Please don't underestimate how much this thing is going to get abused -- these packages sit on a slide while hundreds of other packages push from behind. If an especially heavy package comes sliding down on top of yours, it will burst that box and flatten it in a spray of packing peanuts. If not, then I'm going to use your box to play a game of Tetris in the back of a semi (and I won't lie and say I never stood on a package to reach the top of the trailer).
Look, I'm just the messenger. This is a process built with speed in mind -- everything else is sacrificed in the name of cramming the packages into the truck as fast as possible. That's going to be a recurring theme today.
Not pictured: Any fucks given about your new iPhone.
Don't Write "Fragile" on the Box
Packages are like children. To the sender, every one of them is a unique snowflake that must be protected at all costs. And, like children, your package is nothing but a burden to the rest of humanity. But you know what you'll do: Just write "fragile" on the side (regardless of what's in the box) so all of those strangers handling your package will take extra care!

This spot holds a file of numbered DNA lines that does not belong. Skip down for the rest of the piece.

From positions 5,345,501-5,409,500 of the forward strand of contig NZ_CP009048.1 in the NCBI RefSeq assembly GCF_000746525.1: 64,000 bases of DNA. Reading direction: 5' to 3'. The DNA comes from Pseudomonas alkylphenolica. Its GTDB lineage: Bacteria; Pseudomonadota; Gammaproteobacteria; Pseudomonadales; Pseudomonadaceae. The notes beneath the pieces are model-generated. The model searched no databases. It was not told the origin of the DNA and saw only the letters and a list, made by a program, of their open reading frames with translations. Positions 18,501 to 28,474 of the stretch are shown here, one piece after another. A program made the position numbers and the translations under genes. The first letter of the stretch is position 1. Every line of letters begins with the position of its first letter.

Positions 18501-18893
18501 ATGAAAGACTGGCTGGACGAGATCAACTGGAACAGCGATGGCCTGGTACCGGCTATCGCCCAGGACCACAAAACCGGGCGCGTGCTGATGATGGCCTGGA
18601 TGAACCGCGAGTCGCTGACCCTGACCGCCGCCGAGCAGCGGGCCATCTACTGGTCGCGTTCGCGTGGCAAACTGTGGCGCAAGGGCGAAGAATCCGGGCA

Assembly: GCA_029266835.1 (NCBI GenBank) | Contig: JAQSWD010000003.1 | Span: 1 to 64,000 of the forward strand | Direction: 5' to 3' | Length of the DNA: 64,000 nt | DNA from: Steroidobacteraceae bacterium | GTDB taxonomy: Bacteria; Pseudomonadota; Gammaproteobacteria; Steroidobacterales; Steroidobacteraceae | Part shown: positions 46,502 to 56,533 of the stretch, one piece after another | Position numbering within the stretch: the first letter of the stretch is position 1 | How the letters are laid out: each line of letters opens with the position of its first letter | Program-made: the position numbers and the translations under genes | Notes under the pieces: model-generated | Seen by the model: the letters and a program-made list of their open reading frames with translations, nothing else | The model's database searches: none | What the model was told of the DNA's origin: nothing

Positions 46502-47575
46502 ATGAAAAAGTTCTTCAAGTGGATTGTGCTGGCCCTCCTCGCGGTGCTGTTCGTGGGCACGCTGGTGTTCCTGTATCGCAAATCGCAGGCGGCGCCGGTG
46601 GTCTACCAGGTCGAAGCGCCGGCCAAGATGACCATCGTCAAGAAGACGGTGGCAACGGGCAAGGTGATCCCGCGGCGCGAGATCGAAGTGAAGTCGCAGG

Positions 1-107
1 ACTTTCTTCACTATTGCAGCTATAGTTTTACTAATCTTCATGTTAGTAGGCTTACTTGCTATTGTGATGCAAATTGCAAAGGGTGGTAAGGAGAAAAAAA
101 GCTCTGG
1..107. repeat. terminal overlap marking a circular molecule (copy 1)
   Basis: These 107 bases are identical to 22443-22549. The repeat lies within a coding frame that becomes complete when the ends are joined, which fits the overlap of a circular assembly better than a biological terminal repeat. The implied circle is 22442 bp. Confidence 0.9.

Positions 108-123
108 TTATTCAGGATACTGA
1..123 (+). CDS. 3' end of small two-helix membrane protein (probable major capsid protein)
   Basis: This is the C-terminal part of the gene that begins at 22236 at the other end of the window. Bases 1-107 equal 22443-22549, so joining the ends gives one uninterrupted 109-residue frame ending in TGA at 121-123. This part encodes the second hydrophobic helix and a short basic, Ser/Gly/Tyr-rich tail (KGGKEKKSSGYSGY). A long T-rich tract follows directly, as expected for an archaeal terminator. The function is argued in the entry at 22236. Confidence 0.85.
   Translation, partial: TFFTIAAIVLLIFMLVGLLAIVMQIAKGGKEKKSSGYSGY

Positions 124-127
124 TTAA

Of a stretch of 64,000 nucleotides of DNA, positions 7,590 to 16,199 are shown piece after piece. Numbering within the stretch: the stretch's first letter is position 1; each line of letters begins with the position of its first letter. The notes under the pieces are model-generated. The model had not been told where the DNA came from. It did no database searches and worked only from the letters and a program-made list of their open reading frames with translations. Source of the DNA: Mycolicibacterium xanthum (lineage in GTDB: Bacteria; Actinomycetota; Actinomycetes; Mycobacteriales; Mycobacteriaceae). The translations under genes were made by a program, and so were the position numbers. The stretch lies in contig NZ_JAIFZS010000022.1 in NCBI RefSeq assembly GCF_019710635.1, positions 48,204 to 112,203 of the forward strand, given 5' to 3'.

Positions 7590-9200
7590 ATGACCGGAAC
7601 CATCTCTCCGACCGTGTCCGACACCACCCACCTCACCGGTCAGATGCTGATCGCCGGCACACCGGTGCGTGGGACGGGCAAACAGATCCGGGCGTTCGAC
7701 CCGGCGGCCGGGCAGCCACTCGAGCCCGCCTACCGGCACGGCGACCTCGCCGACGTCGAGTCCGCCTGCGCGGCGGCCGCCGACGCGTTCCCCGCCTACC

"I treated this like my own damn child."
Ha, no. Each loader is loading at least 1,000 packages a day in a four-hour shift. Four hours in a dark semi trailer that's either too hot or too cold. No one is going to treat your box like a princess because you had a Sharpie and five extra seconds. I learned this my very first day.
My supervisor took me to one of the trailers to show me how to load. He explained how you load left to right, pack them in tight, and go all the way up to the ceiling of the trailer. He took a rather light package that, sure enough, said "FRAGILE" on it and tossed it up to the top of the wall to finish off the stack. He missed. The box fell to the floor of the trailer. He picked it up and tossed it back up there. "That said 'fragile' on it," said I, scandalized. He looked at me like I was crazy and said "They all say 'fragile.'"